Furuya Usamaru's path to manga was unusual. He studied sculpture and abstract three-dimensional figures in art school, and afterwards even became involved with butoh dance. For a while he worked as a high school art teacher. He made his debut as a manga artist with the ground-breaking four-panel "gag" strip Palepoli, which was serialized in the legendary avant-garde comics magazine Garo in 1994. Since then he has gone on to publish in major weekly magazines in Japan, such as Young Sunday (where Short Cuts was first serialized). In English, his work has appeared in PULP: The Manga Magazine and Secret Comics Japan.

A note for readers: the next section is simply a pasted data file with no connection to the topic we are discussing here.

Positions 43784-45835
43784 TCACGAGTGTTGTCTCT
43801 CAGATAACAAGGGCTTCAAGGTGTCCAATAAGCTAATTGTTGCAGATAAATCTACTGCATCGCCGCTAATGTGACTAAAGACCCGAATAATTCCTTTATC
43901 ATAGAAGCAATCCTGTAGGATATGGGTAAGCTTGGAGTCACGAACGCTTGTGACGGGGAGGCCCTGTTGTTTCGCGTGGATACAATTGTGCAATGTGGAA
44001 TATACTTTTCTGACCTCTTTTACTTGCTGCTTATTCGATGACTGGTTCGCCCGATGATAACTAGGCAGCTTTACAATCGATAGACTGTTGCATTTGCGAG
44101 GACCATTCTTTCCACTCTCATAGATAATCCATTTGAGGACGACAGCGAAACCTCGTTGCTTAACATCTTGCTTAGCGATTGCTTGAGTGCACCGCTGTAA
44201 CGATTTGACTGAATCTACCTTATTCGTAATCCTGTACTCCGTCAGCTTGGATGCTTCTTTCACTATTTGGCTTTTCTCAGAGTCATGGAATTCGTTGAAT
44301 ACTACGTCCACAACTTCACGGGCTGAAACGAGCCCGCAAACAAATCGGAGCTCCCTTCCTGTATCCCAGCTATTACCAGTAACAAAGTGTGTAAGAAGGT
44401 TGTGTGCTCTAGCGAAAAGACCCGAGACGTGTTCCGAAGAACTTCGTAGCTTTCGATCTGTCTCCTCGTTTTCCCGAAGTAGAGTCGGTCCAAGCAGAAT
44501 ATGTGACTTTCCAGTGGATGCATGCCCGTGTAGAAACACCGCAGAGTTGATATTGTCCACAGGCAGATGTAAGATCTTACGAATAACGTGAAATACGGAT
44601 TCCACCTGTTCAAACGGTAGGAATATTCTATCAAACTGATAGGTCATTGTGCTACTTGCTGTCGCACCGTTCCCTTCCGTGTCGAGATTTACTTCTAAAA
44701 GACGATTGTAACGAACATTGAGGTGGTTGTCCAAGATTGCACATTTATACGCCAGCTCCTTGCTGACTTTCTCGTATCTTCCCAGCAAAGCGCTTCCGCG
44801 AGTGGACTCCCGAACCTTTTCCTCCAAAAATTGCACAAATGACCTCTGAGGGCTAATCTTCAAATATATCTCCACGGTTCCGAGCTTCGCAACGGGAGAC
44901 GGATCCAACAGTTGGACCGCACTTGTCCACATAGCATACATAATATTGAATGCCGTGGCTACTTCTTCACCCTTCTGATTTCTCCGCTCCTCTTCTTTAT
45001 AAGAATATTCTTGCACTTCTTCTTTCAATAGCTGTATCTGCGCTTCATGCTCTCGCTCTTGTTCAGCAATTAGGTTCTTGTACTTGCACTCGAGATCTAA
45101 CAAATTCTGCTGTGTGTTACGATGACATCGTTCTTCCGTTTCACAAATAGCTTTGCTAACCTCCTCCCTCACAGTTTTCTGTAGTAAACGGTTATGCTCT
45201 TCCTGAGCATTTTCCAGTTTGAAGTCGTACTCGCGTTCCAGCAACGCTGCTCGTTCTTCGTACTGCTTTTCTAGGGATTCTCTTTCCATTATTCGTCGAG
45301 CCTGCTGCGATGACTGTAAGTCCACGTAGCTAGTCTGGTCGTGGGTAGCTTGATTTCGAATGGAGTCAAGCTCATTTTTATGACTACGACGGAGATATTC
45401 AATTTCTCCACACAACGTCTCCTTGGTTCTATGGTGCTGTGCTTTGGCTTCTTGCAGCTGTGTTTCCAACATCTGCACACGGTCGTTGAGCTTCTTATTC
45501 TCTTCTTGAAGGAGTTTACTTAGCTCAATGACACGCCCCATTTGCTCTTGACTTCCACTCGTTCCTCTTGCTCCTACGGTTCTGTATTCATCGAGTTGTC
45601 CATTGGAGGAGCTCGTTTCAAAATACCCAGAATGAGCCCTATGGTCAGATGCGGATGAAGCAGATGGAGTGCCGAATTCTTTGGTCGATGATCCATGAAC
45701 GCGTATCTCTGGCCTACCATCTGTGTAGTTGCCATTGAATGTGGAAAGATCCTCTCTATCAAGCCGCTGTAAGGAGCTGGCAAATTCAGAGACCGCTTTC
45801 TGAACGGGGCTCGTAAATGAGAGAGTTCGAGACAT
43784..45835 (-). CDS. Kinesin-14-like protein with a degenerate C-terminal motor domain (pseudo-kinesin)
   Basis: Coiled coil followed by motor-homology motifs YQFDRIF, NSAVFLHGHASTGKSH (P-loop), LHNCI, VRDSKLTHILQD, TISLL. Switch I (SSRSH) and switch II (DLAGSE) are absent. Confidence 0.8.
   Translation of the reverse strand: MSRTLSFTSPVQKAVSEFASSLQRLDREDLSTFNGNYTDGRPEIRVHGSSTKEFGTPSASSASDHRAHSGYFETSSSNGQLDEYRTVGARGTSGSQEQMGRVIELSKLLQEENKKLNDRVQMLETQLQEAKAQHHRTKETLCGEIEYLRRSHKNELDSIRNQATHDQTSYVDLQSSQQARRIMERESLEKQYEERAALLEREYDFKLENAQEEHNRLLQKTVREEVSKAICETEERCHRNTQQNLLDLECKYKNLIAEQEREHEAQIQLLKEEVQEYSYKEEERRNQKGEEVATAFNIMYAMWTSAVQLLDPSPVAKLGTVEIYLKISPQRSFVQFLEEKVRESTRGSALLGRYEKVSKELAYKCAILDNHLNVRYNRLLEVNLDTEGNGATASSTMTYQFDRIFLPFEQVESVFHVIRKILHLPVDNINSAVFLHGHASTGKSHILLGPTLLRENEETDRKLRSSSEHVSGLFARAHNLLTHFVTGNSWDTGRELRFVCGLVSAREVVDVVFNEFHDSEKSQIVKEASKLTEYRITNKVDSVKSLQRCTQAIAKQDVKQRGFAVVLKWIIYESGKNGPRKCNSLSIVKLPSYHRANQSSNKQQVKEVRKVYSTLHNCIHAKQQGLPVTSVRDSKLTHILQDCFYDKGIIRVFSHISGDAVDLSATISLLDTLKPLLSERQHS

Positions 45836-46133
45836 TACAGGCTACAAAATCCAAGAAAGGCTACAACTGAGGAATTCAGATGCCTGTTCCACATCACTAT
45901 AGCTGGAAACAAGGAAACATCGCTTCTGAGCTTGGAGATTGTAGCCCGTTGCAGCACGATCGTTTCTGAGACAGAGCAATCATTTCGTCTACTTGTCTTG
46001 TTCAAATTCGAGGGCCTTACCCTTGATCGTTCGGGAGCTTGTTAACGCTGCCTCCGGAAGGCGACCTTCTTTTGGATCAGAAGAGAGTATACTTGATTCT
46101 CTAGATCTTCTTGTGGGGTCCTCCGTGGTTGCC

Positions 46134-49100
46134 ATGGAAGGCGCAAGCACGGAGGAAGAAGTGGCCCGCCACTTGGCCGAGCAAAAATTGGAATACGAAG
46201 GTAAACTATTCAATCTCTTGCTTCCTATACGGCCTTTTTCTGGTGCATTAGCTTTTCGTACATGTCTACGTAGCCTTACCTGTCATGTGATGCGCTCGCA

A message to American readers from Furuya Usamaru: "I've heard that 80% of America is made up of anthropocentric and passionate Christians who deny the theory of evolution. Could this be a misconception on my part? I think it probably is. I think there are a great many misconceptions between Americans and Japanese. If only we could overcome these through manga."
His self portrait is of a crabby (?) rabbit, which is a gag on the first kanji of his given name "兎", which means "rabbit".